By Fang Yan and Edmund Klamann
SHANGHAI (Reuters) - SAIC Motor Corp <600104.SS>, China's biggest automaker, is in talks with its partner General Motors <GM.UL> to explore new business opportunities that include India, a source with knowledge of the matter said on Friday.
India's Economic Times reported that the Shanghai-based automaker was close to taking a stake in General Motors India but did not provide further details.
The source told Reuters that discussions between SAIC and GM were aimed at expanding their ties, including opportunities in India, one of the world's fastest growing auto markets.
The U.S. automaker produces Cadillac, Buick and Chevrolet models in Shanghai with SAIC. The partners also manufacture Wuling-brand minivans and pick-up trucks in south China.
"GM's discussions with SAIC include business opportunities in India, but no final decision has been made on how they will cooperate," the source said.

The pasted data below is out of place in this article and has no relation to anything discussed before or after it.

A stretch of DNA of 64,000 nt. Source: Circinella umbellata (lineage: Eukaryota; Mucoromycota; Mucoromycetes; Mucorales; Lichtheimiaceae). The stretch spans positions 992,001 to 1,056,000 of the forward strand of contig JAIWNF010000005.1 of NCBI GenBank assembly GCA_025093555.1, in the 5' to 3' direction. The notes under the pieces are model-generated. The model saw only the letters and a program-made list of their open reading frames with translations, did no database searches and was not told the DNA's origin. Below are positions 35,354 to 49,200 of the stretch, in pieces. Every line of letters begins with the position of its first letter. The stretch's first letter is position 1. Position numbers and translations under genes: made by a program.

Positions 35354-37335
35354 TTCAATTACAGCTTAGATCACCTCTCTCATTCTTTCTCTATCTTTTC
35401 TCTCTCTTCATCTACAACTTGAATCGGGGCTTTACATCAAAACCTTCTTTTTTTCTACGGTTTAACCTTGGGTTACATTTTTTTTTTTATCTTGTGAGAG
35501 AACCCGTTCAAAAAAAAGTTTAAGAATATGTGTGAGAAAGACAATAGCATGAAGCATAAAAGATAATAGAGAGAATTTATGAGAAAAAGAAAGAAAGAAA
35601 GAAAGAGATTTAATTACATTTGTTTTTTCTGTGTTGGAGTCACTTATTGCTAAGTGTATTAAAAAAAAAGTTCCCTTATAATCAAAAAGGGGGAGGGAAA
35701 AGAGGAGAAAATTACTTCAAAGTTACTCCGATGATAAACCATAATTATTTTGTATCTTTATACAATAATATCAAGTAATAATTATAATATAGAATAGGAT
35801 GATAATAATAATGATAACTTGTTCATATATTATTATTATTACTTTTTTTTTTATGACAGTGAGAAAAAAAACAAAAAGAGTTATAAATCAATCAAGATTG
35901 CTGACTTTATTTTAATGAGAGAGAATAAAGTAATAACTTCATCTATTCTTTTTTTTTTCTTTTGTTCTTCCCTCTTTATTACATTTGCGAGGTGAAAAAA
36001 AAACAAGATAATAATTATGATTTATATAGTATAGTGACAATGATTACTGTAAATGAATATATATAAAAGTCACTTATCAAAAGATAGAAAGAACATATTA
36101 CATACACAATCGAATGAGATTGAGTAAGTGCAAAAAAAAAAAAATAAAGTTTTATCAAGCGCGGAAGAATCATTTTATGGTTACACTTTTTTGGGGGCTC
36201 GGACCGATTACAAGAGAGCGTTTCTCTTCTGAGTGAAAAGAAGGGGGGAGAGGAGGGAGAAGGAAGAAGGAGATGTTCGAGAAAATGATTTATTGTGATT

SAIC said only that it was continuing discussions on further business opportunities with GM, while GM had no comment on the matter.
The GM-SAIC partnership is one of the most successful tie-ups between a foreign and local automaker, helping both be dominant players in a market where Volkswagen AG <VOWG.DE>, Toyota Motor <7203.T>, Ford Motor <F.N> are also competing fiercely.
SAIC, the maker of Roewe sedans popular with the young Chinese business elite, forecast a more than 70 percent jump in its net profit in the first nine months, after reporting a 47 percent rise in vehicle sales.
GM sold 55.6 percent more vehicles in China during the period, leading a 34.24 percent gain of the overall market. Its China chief Kevin Wale said this week the Detroit automaker aimed to outpace the growth of the market again in 2010.
Analysts are positive about a further expansion of SAIC and GM's partnership, especially in fast-growing emerging markets, such as India, where demand may match China, which topped the United States as the world's largest auto market in January.
"It makes sense for SAIC and GM to forge closer ties and explore new opportunities in other markets," said Qin Xuwen, an analyst with Orient Securities. "I won't be surprised if they join hands in India which is only next to China in terms of growth potential."
(Reporting by Fang Yan and Edmund Klamann; Editing by Jacqueline Wong)